Pumpkin, corn, and amaranth growing in an ancient rice terrace in Northern Vietnam. Photo Credit: Lori Shapiro

One outstanding question about the ecological effects of this global crop plant movement may only be answerable at the edge of sight: in their introduced ranges, do these crop plants interact with a different community of microbes? We now know that all animals and plants interact with a large, diverse, and beneficial community of microbes – the microbiome. Halfway around the world in the ancient rice terraces of Vietnam, these introduced American crop plants were likely having completely novel, non-coevolved interactions with the native microbial and insect community. The bright yellow pumpkin flowers reaching towards the morning sun were calling to highly co-evolved and New World endemic Xenoglossa and Peponapis bees – pollinators that were left behind in Mesoamerica. Absent also were the new world corn rootworm beetles (Diabrotica spp) that cause at least a billion dollars of damage per year to corn and pumpkin in their native range. We know that the co-evolved insects – both beneficial

Sampling cassava on the side of a mountain. Photo Credit: Lori Shapiro

and harmful – of pumpkin, corn, and amaranth were left behind in the Americas. What has happened to the microbial mutualists we can’t see? Did they remain behind? Did they travel with the seeds to new places, hidden internally? Was cassava, which is transported by cuttings, able to carry its microbiome from the New World to Asia in a similar – or perhaps better – manner as plants that were introduced by seed, such as pumpkin?

To study how global crop plant movement affects ecologically important interactions, we stopped as the next cassava stand rolled into view, clinging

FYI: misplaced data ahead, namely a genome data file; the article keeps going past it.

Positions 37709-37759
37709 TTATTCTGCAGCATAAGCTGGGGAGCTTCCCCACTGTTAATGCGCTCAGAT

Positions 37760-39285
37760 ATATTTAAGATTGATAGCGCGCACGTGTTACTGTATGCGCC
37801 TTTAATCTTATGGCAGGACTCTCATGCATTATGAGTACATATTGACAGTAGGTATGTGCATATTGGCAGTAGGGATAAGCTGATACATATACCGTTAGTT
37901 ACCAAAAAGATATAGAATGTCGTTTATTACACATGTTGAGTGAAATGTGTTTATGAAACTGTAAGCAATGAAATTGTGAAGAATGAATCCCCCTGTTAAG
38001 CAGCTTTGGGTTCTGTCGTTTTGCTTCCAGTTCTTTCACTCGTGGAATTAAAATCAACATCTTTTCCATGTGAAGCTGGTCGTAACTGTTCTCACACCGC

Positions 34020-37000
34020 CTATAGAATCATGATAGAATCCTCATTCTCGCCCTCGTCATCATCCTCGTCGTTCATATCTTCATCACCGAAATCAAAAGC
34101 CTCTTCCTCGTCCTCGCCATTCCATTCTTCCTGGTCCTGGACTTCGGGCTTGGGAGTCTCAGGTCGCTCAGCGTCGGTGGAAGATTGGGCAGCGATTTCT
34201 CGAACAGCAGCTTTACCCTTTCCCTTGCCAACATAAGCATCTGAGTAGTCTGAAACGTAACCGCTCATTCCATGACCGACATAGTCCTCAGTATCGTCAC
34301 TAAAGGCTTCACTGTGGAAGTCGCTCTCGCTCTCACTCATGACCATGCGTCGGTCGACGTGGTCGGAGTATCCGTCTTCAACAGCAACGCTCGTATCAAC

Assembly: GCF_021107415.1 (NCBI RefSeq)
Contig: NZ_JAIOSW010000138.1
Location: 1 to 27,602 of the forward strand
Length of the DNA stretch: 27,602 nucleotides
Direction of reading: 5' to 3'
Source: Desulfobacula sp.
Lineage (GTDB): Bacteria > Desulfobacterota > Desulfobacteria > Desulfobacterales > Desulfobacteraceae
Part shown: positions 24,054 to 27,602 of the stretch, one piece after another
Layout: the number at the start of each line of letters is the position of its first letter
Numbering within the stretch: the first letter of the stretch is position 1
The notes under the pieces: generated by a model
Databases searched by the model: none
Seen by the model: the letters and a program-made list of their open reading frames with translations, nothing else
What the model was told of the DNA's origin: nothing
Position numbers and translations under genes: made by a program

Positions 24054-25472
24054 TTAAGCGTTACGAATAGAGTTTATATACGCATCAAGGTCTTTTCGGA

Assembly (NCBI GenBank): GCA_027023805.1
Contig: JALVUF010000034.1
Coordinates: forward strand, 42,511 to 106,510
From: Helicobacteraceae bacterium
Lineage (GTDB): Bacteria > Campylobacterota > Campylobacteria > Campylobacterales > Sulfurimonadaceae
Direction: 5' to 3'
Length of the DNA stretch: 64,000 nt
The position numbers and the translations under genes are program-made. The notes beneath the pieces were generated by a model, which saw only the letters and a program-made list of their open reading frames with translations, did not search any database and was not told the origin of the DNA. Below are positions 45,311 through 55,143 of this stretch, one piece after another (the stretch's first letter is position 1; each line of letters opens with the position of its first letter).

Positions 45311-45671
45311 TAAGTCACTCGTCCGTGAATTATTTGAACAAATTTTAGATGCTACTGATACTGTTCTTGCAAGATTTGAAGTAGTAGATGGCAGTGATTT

On our way to sample cassava on the side of a mountain with terraces and limestone peaks in the background. Photo Credit: Lori Shapiro

to the side of a steep incline, and our collaborator Thuy jumped out of the car. She carefully sterilized her plant surgical tools – scissors for cutting leaves and roots, and a metal spoon for digging bulk soil away from plant roots. She sampled leaves, flowers, stems, and roots into labeled sterile bags, quickly sealed the bag, and moved on to sample the next plant. We repeated this process with cassava, maize, pumpkin, cucumber, and luffa.

Now that we have returned to the lab, we are extracting DNA from these samples to contribute to the

Sterile Whirl-Pak bags for collecting plant tissue as part of the Global Crop Mutualist Project. Photo Credit: Lori Shapiro

Global Crop Mutualist Alliance, to understand the way plant associated microbial communities differ in a plant’s native and introduced range. These samples collected in Vietnam can be compared with similar samples taken earlier this summer in Mexico, and at the agroecology farm at North Carolina State University.


We anticipate that this project – building libraries of the world’s crop plant associated microbes; understanding their structure, function, and geographic variation; and how human activities may have interrupted plant-microbe relationships – will continue for many years in the future. Stay tuned as we add more crop plants, and more places to our sampling.


Gac (Momordica cochinchinensis), an underutilized local cucurbit fruit. Photo Credit: Lori Shapiro

Interested in collaborating? Please contact – we would love to hear from you!


All Image Credits: Lori Shapiro

Header Image: Terraced agricultural land on the side of a mountain